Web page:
By Kimberly Rau
To start off, here’s all you need to know about Ibsen’s “A Doll’s House,” written in 1879: When the under-estimated Nora finally had enough of life as she knew it and walked out, leaving her husband, Torvald, and three small children behind, it was revolutionary. Of course, as Nora would say (and does, in this sequel), she was only doing what countless men have done before, it’s just that when a woman does it, it’s the end of the world.
So what happens after the world ends? Lucas Hnath’s Part 2 seeks to answer those questions. On paper, it’s a tight script and compelling story. In the hands of director Fred Sullivan Jr. and an extremely talented cast, it’s an electric piece of theater.
The story picks up more than a decade after the first ends, when Nora, now a successful writer, is forced to return to her husband to tie up some loose ends. It turns out she never did get that divorce she’d asked for, and that could spell significant trouble with the law, as well as ruin her professional reputation. The folks back home are somewhat surprised to see she hasn’t starved or remained penniless. Nora seems to expect that she’d return home at least somewhat forgiven, but Torvald, for his part, seems to be disinclined to make anything easier for his estranged spouse and flatly refuses to grant her a divorce. The family’s longtime caretaker, Anne Marie, is reluctant to stick her neck out for Nora, but suggests that Nora’s youngest, Emmy, might be able to convince her father to change his mind. Unfortunately, it turns out, strong women beget shrewd daughters, and Emmy has a vested interest in keeping the status quo, and her dreams are distinctly different from her mother’s. The unraveling of the lapsed 15 years and the inevitable explosive confrontation between Torvald and Nora make for extremely good theater.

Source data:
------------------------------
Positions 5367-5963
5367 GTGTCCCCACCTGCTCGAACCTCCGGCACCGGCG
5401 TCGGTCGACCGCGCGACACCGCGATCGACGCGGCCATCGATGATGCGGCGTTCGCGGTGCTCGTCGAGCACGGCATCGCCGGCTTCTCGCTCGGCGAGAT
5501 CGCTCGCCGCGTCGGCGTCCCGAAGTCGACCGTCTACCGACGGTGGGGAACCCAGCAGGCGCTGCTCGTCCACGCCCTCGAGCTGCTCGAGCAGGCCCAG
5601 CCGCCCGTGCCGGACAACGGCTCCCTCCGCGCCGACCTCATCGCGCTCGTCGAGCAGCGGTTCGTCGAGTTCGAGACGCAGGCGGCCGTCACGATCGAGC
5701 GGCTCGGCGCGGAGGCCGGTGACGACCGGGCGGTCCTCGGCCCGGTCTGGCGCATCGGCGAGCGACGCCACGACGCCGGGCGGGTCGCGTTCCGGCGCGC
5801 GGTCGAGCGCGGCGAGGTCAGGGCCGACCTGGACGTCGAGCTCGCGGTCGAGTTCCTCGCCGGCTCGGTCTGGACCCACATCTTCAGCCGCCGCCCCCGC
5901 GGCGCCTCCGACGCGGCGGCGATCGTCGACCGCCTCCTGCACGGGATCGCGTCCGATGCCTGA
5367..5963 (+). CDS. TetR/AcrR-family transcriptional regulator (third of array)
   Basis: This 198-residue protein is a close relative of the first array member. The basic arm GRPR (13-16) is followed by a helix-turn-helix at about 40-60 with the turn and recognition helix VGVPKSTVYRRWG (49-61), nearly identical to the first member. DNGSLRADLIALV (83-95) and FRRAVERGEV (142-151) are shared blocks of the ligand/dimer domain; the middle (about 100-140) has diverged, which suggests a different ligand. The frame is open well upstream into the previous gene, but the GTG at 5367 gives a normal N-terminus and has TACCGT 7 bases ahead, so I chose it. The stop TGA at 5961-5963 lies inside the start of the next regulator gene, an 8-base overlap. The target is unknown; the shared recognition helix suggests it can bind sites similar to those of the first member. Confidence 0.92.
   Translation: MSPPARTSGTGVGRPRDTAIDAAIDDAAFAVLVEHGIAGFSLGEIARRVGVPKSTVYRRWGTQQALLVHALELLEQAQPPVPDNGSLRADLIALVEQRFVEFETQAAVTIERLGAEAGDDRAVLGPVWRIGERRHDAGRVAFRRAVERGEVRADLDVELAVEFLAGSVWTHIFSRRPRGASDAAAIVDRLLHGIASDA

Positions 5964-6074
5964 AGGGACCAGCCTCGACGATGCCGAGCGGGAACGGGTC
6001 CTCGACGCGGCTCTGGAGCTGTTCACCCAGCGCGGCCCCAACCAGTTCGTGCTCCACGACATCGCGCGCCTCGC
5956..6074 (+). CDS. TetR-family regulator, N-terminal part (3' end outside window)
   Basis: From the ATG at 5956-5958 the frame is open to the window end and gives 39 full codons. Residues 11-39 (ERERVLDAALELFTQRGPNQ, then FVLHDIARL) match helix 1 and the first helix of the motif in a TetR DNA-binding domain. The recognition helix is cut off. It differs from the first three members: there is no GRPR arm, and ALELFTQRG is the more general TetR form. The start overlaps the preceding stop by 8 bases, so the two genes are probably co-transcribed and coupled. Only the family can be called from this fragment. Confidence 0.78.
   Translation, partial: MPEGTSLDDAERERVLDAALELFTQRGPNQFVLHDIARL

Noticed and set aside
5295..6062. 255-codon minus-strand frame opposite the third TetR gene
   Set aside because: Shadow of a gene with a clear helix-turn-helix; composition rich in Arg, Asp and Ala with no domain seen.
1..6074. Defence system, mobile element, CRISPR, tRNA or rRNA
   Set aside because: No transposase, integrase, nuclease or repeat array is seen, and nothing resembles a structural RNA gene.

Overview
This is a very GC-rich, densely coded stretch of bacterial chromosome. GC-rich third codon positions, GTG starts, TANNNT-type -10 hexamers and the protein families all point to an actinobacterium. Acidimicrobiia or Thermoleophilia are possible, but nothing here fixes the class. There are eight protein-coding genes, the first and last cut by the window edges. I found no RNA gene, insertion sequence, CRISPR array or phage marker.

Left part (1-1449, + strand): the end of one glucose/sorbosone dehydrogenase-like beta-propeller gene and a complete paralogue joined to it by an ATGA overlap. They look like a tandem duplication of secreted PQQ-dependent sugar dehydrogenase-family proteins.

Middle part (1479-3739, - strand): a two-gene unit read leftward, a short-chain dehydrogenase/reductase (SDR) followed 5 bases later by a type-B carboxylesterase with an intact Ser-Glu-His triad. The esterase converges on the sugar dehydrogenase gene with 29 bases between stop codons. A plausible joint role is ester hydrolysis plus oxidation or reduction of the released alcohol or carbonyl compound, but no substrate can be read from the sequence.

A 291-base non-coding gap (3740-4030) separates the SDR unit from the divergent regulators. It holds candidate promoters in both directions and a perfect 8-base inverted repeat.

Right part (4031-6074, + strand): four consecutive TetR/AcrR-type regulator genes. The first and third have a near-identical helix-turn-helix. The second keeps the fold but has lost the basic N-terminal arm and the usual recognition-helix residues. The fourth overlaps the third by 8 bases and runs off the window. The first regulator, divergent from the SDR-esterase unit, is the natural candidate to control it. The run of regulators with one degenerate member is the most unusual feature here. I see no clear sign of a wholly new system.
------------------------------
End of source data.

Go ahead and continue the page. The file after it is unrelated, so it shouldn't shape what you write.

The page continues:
Jeanine Kane plays the outspoken and angry Nora, putting so much passion in her words that it’s impossible not to feel outrage on her behalf (though given the inequalities that still exist between the sexes, if you’re not mad, you’re not paying attention). As she spends an hour and a half trying to outwit Torvald, it would be easy to see her as manipulative, even cruel, but Kane makes sure not to let you. Her desperation to find a better world and make it accessible to her daughter is palpable; her utter dismay when she cannot is real. Steve Kidd opposite her as Torvald is equally dynamic. He gives his character enough regret to make him sympathetic, but Torvald’s absolute inability to still hear his wife (at least until the very end) makes all of Nora’s actions understandable. I did not get to see Gamm’s production of A Doll’s House, but after watching those two reprise their roles in this production, I sincerely wish I had. Debra Wise as the aging and ailing Anne Marie is hilarious, and Alison Russo as Emmy is genius casting. Russo and Kane play opposite each other in such a way that you can’t help but see the mother–daughter similarities, which in turn makes it impossible to take sides.
At an hour and a half, the play moves, and the intentionally modern-sounding language serves to remind us that these “old-fashioned” problems are just as relevant today. The entire thing takes place on a simple but beautiful set designed by Patrich Lynch, and David T. Howard’s costumes are breathtaking. In short, this is an unexpected (who tends to sing a sequel’s praises?) but truly stunning piece of theater, and a delightful start to Gamm’s 35th season. Don’t miss out.
A Doll’s House, Part 2 runs through Oct. 6 at The Gamm Theatre, 1245 Jefferson Blvd., Warwick. Tickets start at $45 and may be obtained at the box office, online at gammtheatre.org, or by calling 401.723.4266.